WHEREAS, the proposed Dakota Access Pipeline (DAPL) is a 1,168-mile, 30-inch diameter pipeline being developed by of Energy Transfer Partners (ETP) and its affiliates, which would carry as much as 570,000 barrels per day of Bakken crude from western North Dakota to Illinois; and
WHEREAS, the DAPL would run across or beneath 209 rivers, creeks and tributaries, including the Missouri River, which provides drinking water and irrigates agricultural land in communities across the Midwest, serving nearly 10 million people; and
WHEREAS, the DAPL would also run through the ancestral lands and waters reserved for the traditional use of the Standing Rock Sioux Tribe by the Treaty of Ft. Laramie, including the Missouri River, burial grounds and gravesites, and other sacred sites of cultural, religious, and historical significance; and
WHEREAS, Indian Treaties such as the Treaty of Ft. Laramie are recognized by the U.S. Constitution as “the supreme law of the land,” and require consultation and cooperation by the United States with its Indian Treaty partner before any federal action is taken that affects Treaty lands, territories, waters or other resources; and
WHEREAS, the American Indian Religious Freedom Act of 1978 affirms the need to “protect and preserve for American Indians their inherent right of freedom to believe, express, and exercise the traditional religions,” particularly in American Indian sacred places; and
WHEREAS, Articles, 11, 12, and 25 of the United Nations Declaration on the Rights of Indigenous People (UNDRIP), as endorsed by the United States in 2010, affirms that indigenous peoples like the Standing Rock Sioux Tribe possess the right to maintain and protect their culture, religion, practices, and relationship with their “traditionally owned or otherwise occupied and used lands, territories [and] waters”; and
WHEREAS, the UNDRIP Article 32 further provides that governments shall consult with indigenous peoples “in order to obtain their free and informed consent prior to the approval of any project affecting their lands or territories and other resources, particularly in connection with the development, utilization or exploitation of mineral, water or other resources”; and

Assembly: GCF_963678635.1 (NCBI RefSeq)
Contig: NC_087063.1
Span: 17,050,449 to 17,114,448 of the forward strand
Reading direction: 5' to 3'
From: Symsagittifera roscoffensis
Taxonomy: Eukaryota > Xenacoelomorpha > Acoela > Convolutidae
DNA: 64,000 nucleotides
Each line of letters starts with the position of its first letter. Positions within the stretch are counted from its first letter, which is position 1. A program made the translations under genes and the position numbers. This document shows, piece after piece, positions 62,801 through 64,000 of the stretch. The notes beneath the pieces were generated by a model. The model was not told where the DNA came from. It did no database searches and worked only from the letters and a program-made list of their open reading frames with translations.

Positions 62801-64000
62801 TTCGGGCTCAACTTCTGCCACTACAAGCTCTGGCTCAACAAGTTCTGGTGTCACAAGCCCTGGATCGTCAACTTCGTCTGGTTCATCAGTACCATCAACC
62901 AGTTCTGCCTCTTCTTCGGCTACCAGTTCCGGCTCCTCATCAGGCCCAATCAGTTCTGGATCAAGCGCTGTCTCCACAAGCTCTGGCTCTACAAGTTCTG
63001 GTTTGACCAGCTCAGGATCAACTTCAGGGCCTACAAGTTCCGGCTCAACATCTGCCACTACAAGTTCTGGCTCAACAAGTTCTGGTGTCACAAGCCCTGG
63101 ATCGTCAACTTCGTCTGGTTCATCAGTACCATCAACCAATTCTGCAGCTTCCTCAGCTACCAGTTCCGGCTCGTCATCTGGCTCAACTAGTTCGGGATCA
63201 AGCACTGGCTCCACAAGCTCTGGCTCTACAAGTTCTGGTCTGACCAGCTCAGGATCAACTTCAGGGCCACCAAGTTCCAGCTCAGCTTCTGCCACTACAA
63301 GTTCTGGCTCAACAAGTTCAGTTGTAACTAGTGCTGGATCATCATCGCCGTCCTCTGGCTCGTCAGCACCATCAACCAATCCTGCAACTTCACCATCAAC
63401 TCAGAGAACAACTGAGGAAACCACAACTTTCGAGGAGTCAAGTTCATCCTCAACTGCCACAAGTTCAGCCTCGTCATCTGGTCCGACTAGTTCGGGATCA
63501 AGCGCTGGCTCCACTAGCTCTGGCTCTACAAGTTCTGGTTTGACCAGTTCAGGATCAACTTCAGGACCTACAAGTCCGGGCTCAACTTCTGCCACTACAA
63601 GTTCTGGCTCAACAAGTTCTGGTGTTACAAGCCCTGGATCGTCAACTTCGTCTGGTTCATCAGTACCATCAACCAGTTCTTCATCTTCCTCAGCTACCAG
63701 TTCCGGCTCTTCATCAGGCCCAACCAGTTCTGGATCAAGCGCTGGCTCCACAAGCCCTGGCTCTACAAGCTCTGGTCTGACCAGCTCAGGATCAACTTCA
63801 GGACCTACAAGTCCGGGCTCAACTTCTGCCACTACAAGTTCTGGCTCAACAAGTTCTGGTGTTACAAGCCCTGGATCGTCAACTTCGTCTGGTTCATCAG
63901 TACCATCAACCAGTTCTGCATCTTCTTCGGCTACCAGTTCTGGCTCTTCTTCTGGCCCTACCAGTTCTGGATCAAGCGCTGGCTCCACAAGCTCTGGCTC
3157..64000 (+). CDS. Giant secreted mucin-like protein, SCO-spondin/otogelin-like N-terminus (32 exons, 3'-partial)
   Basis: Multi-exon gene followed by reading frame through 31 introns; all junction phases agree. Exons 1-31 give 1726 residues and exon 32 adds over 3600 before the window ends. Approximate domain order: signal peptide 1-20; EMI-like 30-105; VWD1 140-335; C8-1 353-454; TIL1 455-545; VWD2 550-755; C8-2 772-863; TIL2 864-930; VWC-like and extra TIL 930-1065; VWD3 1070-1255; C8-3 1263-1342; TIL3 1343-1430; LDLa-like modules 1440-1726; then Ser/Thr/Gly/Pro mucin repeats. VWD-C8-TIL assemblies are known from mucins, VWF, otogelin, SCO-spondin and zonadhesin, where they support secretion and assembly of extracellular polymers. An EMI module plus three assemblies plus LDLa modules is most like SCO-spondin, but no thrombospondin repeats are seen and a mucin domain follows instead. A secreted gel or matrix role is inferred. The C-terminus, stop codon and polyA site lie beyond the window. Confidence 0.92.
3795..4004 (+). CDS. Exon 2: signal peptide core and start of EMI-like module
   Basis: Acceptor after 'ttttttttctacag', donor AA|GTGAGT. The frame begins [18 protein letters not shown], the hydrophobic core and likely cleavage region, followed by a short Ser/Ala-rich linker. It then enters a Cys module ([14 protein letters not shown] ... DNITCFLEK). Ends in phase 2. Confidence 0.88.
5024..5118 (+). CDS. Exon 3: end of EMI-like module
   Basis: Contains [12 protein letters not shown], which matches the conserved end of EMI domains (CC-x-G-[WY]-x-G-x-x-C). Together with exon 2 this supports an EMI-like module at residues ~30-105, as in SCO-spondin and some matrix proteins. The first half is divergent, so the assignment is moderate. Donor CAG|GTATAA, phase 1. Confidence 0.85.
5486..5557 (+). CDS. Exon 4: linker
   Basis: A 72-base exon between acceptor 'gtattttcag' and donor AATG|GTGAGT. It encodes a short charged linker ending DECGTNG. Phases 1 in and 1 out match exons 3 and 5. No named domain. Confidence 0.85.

WHEREAS, in 2008 the Texas State Employees Union as a local of Communication Workers of America (CWA) joined the BlueGreen Alliance guided by the principle that “we can no longer choose between good jobs and a clean environment—that the actions we take to create quality jobs and to protect working people and the environment must go hand-in-hand, and that together, we will build clean, thriving and fair economy”; and
WHEREAS, the Texas State Employees Union is dedicated to promoting social justice as it is inextricably linked to environmental justice, including the systematic racism towards Indigenous people in the United States and in honor of our nation’s indigenous roots, history, traditional knowledge and contributions; and
WHEREAS, the U.S. Army Corps of Engineers failed to consult with or obtain the free, prior and informed consent of the Standing Rock Sioux Tribe as required by the Treaty of Fort Laramie, Executive Order 13175, the UNDRIP Article 10, and other federal and international laws, before issuing a “Mitigated Finding of No Significant Impact” that would result in an easement for horizontal directional drilling for the DAPL; and
WHEREAS, any spill of oil into the Missouri River would irreparably harm the Standing Rock Sioux Tribe’s Treaty reserved lands, territories, waters and other resources; burial grounds, gravesites and other sacred sites of cultural, religious, and historical significance; and spiritual relationships and indigenous ways of life; and
WHEREAS, in solidarity with the goals of the BlueGreen Alliance, Texas State Employees Union further supports efforts to oppose the environmental and social destruction caused by all proposed pipelines of the Energy Transfer Partners (ETP), including the regionally significant Trans-Pecos Pipeline in the Big Bend region of west Texas, due to EPT’s abuse of imminent domain and the consequent destruction already occurring to culturally significant archeological and sacred sites in both North Dakota and Texas.
WHEREAS, the CWA Committee on Human Rights, Service Employees International Union, Labor Coalition for Community Action, City Councils of Seattle, Washington, Portland, Oregon, St. Paul and Minneapolis, Minnesota, Affiliated Tribes of Northwest Indians comprised of 59 Indian Nations in the Northwest, and nearly 200 Indian Nations, are among the organizational and governmental bodies that have taken formal action to support the Standing Rock Sioux Tribe and oppose the DAPL and Trans-Pecos Pipeline ; NOW, THEREFORE,
BE IT RESOLVED, THAT:
Section 1. The Texas State Employees Union stands in support of the Standing Rock Sioux Tribe’s opposition to construction of the Dakota Access Pipeline (DAPL) across the Tribe’s ancestral lands, waters and sacred sites.
Section 2. The Texas State Employees Union calls upon the United States and the Army Corps of Engineers to obtain the free, prior and informed consent of the Standing Rock Sioux Tribe, prior to taking any federal action regarding the DAPL that would harm or destroy the Tribe’s ancestral lands, waters and sacred sites.
Section 3. The Texas State Employees Union stands in support of organizations and peoples opposing the construction of the Trans-Pecos Pipeline in the Big Bend region of west Texas.